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SA-EU Dialogue: Human Rights approach to Health

By Tamsin Wort

Medical professionals should be trained in human rights, says United Nations Special Rapporteur on the Right to Health Dr Tlaleng Mofokeng.

Mofokeng delivered the keynote address on day two of the SA-EU Dialogue on Policy Improvements for Transgender and Intersex Persons on Friday 5 November 2021.

The SA-EU Dialogue kicked off in Pretoria on Thursday 4 November with a call for real change to enable Transgender and Intersex persons to exercise their rights.

Iranti, alongside civil society organisations Intersex SA, Gender Dynamix and the African Centre for Migration and Society, joined with representatives of the European Union and various South African government departments to review policy protections for Transgender and Intersex persons.

“This work holds great significance for the proceedings here today. The right to health must be realised and the mandate on the right to health is important for this discussion today,” Mofokeng said.

Mofokeng said an important aspect in discussions during the two-day conference was that the LGBTQIA+ community has been affected on a community, national and international level.

“Autonomy remains key and central to the work we’re able to achieve,” she said.

INTERSEX MEDICAL INTERVENTIONS

Mofokeng told participants Intersex anatomy doesn’t always show up at birth.

“Sometimes someone isn’t even aware until they’re much older or have difficulties with fertility when trying to conceive” adding that, “there is no affirming healthcare, especially on a primary level, for Intersex persons in South Africa.”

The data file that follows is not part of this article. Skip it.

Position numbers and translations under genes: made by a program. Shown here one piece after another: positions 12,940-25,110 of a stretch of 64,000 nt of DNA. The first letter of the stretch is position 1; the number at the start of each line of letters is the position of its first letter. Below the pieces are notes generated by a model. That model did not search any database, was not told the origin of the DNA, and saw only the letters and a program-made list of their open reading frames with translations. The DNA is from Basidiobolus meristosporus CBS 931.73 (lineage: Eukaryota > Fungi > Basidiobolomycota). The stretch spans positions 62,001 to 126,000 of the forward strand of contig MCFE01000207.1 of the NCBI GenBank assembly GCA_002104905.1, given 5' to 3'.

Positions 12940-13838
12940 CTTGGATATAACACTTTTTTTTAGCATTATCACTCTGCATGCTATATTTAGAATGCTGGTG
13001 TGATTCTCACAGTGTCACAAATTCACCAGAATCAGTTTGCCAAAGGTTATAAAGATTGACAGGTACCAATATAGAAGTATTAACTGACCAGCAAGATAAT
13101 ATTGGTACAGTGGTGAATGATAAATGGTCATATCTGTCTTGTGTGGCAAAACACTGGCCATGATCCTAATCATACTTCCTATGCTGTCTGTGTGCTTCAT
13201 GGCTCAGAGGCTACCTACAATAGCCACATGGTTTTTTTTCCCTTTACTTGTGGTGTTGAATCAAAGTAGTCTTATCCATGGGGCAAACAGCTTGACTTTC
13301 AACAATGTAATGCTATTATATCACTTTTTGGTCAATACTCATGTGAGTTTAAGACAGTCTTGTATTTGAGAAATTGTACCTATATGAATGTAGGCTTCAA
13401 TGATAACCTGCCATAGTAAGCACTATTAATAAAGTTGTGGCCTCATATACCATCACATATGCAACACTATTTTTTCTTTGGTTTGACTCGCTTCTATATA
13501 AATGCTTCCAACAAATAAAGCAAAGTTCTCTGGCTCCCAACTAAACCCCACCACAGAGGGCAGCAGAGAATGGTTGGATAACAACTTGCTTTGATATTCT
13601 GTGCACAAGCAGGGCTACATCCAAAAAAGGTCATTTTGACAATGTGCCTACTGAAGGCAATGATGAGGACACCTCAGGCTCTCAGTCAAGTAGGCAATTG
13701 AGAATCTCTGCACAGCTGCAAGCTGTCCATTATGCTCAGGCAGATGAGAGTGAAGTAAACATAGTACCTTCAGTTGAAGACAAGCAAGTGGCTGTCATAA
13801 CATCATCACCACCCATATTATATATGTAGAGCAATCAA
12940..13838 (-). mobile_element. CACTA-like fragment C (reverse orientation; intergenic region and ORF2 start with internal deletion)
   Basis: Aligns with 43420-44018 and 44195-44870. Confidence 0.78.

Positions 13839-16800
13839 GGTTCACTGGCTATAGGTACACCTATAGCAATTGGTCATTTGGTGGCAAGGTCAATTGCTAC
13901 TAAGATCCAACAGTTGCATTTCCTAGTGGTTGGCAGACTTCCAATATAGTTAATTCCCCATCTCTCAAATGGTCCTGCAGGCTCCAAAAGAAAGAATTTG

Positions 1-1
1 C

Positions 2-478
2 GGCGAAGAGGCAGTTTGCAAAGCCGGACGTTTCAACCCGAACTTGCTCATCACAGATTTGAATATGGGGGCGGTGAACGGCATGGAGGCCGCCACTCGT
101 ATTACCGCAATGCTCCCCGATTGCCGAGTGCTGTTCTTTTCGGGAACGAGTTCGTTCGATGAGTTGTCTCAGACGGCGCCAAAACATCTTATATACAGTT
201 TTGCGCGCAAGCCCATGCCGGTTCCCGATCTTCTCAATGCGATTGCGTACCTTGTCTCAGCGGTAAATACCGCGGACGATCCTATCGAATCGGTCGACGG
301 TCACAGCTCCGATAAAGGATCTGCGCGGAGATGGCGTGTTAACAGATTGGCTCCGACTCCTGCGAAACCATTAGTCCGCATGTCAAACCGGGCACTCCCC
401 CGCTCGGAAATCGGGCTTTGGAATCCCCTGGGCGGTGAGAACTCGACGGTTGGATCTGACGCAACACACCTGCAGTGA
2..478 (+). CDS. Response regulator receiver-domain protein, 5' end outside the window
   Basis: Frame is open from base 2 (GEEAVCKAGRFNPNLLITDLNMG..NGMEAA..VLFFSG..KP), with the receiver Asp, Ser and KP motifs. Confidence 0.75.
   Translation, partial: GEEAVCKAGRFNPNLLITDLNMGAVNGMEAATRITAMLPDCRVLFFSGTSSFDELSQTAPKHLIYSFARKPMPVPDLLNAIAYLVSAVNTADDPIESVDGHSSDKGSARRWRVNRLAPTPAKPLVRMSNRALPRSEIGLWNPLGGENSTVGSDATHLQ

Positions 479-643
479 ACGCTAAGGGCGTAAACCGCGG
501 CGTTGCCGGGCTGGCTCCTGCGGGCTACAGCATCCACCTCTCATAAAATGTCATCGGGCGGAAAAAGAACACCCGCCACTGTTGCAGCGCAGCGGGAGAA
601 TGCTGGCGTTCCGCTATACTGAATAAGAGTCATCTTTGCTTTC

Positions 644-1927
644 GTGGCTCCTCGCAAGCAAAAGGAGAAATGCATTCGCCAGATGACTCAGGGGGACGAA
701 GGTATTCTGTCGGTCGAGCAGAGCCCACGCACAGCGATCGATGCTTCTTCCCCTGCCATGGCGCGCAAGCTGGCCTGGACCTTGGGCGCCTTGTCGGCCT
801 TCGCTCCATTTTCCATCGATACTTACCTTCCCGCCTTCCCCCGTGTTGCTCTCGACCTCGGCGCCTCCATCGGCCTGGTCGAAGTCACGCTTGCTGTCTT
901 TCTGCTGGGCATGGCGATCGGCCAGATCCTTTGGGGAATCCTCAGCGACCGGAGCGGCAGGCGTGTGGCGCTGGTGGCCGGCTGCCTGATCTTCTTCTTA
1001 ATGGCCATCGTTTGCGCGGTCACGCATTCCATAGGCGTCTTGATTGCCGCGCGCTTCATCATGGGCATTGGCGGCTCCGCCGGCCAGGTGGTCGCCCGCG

“We have to remove obstacles that prevent healthcare and medical professionals should be trained in human rights.”

Dr T, as she’s more popularly known, added that it’s very important to also talk about the fact that the right to health is interrelated to other human rights, like the right to life, equality, dignity, privacy, and access to information.

“People have to be protected. A lot of this work is about advocating for the self, first. How do we give information and in a way that informs consent for any intervention given the five-minute constraint as a public health medical professional?”

Mofokeng, quoting a definition by the World Health Organisation, said: “Transgender and Intersex people too require an affirmative and positive, and respectful approach to their health” adding that, “this is also important for them to have fulfilling sexual experiences.”

She said as a community, South Africa needed to adopt an orientation that seeks to address structural and indirect discrimination.

“When we talk about rights and what we want, we have to be clear about the power dynamics that are at play and give the power back to the individual.”

THE RIGHT TO HUMAN DIGNITY

Deputy Health Minister Dr Sibongiseni Dhlomo says Intersex people are often subjected to human rights violations and want rights to equality, human dignity and non-discrimination.

Dr Sibongiseni Dhlomo, Deputy Health Minister

“We recognise that gender reaffirming surgery is a complex and multifaceted process that includes other elements like cosmetic surgery, breast augmentation etc,” Dhlomo said.

“We have developed a toolkit along with partners that we’ve rolled out to health workers to ensure that all healthcare facility staff are educated on transgender and Intersex persons.”

Dhlomo suggested that the underlying causes of discrimination stem from harmful stereotypes, adding that these stereotypes must be addressed and community members need to buy in to protect the rights of Intersex and transgender people.

“They’re forced into sterilisation, taking hormone replacement and other forms of medical violence.”

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